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  1. #1
    ilya is offline Member
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    Default package-private members

    It seems that you can access package-private members from outside a third-party package, by adding your own class to the package which would access the package-visible members of other classes and expose them via its own public emthods. E.g. you could define your own class to be in package java.util, which could then access package-private members of java.util classes and expose them. Is that accurate? Are there no restrictions on defining your own classes to be in third-party packages?

  2. #2
    pbrockway2 is offline Moderator
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    E.g. you could define your own class to be in package java.util, which could then access package-private members of java.util classes and expose them. Is that accurate?

    Unless I'm missing something that sounds reasonable to me. After all that is exactly what the third party developers do all the time: add things to the package.

    Have you searched java.util for a package private member and added your own class?

  3. #3
    ilya is offline Member
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    > what the third party developers do all the time: add things to the package.

    I meant, what if _you_ add a class to _their_ package?
    E.g. I had thought that if I create a package, say org.ilya, and have some
    package-private members, then they cannot be read or written by anyone's code without going through my code.

    But it seems that anyone can "parachute" their class into my package, and access package-private members that way. People normally don't do that of course; you don't normally write classes to be "parachuted into" java.util .
    But it seems that this makes the package-private abstraction barrier optional rather than mandatory: anything exposed to the package can be read/written by any other program part directly. (In contrast to class-private members).

    Is that correct?

  4. #4
    pbrockway2 is offline Moderator
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    I meant, what if _you_ add a class to _their_ package?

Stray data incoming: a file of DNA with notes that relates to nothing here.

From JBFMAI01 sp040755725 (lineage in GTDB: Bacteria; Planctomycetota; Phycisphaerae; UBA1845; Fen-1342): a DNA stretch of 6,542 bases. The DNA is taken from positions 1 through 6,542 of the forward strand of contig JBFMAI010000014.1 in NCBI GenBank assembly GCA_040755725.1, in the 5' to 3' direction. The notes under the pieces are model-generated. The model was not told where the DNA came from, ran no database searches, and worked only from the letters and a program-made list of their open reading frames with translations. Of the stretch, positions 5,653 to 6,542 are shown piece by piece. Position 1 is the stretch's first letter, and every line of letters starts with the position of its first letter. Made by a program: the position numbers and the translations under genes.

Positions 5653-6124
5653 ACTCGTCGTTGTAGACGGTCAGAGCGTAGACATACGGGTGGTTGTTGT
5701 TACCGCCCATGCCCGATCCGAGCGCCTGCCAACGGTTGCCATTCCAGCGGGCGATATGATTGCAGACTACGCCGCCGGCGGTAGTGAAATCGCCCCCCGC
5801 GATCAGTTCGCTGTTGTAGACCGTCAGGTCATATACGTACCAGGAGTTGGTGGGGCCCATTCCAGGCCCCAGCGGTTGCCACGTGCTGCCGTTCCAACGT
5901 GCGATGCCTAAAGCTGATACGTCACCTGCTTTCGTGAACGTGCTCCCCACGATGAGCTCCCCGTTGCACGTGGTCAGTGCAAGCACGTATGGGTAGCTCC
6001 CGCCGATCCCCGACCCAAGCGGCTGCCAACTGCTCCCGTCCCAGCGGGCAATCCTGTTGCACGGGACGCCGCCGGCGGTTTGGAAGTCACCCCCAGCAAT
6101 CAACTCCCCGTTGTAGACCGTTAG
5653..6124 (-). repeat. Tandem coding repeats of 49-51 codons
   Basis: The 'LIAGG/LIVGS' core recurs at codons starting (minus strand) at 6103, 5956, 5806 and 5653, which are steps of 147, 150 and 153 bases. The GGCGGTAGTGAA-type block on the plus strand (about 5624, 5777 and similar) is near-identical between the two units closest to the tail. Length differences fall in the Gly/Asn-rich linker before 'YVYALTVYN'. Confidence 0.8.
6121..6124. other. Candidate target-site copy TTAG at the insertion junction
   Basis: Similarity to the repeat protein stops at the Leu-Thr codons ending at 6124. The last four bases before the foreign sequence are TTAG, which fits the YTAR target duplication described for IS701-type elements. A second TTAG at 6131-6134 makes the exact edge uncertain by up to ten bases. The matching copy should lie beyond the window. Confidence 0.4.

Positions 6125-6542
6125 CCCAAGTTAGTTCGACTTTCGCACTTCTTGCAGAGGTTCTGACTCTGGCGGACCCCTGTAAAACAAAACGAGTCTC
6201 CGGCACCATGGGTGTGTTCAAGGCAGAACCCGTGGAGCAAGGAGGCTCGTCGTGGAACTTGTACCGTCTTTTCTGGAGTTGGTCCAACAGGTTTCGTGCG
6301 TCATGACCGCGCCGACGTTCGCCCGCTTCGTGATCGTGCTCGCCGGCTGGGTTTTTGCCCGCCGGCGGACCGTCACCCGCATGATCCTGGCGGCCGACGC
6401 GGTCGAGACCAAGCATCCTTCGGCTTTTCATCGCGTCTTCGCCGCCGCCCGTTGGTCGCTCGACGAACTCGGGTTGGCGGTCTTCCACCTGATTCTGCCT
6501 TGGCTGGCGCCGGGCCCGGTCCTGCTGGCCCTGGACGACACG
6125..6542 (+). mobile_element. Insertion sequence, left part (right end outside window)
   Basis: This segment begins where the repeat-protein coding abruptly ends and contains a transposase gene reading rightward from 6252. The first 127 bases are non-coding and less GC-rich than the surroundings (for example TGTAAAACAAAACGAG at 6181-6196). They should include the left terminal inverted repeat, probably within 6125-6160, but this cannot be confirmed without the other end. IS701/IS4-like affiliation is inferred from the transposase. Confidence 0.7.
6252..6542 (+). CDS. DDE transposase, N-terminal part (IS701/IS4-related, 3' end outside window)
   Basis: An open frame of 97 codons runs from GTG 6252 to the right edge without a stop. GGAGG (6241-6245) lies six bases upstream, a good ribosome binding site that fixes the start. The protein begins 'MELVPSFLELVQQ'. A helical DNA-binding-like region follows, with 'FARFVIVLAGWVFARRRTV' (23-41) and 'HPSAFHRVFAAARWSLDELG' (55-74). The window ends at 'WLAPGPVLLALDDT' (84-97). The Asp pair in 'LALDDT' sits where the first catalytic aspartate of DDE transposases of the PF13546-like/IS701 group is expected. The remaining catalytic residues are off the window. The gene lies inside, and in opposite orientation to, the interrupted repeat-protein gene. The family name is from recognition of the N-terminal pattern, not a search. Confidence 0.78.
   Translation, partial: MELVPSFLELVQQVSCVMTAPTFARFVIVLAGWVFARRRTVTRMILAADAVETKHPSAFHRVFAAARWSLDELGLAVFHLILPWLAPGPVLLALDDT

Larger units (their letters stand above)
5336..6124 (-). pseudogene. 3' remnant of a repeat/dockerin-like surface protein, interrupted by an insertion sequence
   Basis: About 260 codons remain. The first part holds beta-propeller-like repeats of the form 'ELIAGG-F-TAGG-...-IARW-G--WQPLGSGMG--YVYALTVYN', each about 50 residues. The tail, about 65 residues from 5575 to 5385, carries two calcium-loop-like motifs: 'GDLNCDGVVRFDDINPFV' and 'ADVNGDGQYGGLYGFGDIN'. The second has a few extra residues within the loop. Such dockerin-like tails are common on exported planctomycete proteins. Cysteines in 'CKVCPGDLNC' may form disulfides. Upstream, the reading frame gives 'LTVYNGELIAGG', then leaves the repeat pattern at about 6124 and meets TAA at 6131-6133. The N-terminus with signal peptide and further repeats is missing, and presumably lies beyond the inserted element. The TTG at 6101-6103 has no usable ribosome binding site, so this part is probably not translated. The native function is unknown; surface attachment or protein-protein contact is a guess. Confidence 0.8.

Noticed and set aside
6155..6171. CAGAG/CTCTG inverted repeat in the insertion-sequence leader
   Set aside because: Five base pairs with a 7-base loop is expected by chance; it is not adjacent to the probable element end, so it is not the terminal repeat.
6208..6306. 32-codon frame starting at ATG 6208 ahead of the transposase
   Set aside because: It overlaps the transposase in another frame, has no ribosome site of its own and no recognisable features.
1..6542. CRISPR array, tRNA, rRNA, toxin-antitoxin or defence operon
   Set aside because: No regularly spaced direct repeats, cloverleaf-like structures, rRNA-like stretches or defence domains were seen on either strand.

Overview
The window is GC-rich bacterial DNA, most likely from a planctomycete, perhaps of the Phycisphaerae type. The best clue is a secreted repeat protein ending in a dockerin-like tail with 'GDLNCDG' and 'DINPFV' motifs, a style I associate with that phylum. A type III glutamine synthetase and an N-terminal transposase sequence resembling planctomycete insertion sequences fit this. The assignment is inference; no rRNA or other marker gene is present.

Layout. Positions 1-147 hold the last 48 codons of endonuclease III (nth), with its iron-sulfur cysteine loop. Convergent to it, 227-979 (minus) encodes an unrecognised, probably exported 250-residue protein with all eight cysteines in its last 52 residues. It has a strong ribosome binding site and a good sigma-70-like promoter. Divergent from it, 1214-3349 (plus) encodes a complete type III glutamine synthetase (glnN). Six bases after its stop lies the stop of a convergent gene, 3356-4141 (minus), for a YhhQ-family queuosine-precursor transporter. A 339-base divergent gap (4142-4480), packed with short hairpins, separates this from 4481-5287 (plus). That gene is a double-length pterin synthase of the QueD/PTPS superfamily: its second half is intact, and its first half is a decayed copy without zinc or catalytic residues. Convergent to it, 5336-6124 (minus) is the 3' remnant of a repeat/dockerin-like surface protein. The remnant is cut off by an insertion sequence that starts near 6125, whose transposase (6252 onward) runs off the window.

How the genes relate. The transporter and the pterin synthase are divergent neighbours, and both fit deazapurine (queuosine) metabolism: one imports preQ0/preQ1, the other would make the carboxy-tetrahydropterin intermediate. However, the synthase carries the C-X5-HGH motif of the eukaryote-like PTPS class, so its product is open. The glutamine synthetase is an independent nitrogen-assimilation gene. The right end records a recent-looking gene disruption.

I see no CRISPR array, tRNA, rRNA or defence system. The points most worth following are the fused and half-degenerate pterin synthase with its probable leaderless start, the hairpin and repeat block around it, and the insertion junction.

Yes, I understood that. But I simply could not see how the javac executable was supposed to figure out whether or not I who had typed the command to compile was employed by Company X who wrote the library.

    I am not sure what you mean by "going through" code. If there is a package private member in org.ilya then any class added to the package (by you, by me, by anyone who can invoke the javac executable) can - by design - access the member.

    Personally I wonder whether "package-private abstraction" is any sort of barrier at all.

    -------------------

    So, have you ripped open src.jar and found a suitable test in one of the classes of java.util?

  5. #5
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    JosAH is offline Moderator
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    Quote Originally Posted by pbrockway2 View Post
    Personally I wonder whether "package-private abstraction" is any sort of barrier at all.
    If you seal the jar where the entire package is stored, you can't add new classes to the package (without performing surgery on the original jar file).

    kind regards,

    Jos
    cenosillicaphobia: the fear for an empty beer glass

  6. #6
    masijade is offline Senior Member
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    Quote Originally Posted by JosAH View Post
    If you seal the jar where the entire package is stored, you can't add new classes to the package (without performing surgery on the original jar file).

    kind regards,

    Jos
    Just what I was going to mention. If you want an example of that (OP), to see what it looks like, look at some of the jars in the JRE.

  7. #7
    dlorde is offline Senior Member
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    The Java access specifiers are intended as design/architectural features, not security features, assuming that was the thrust of the OP.

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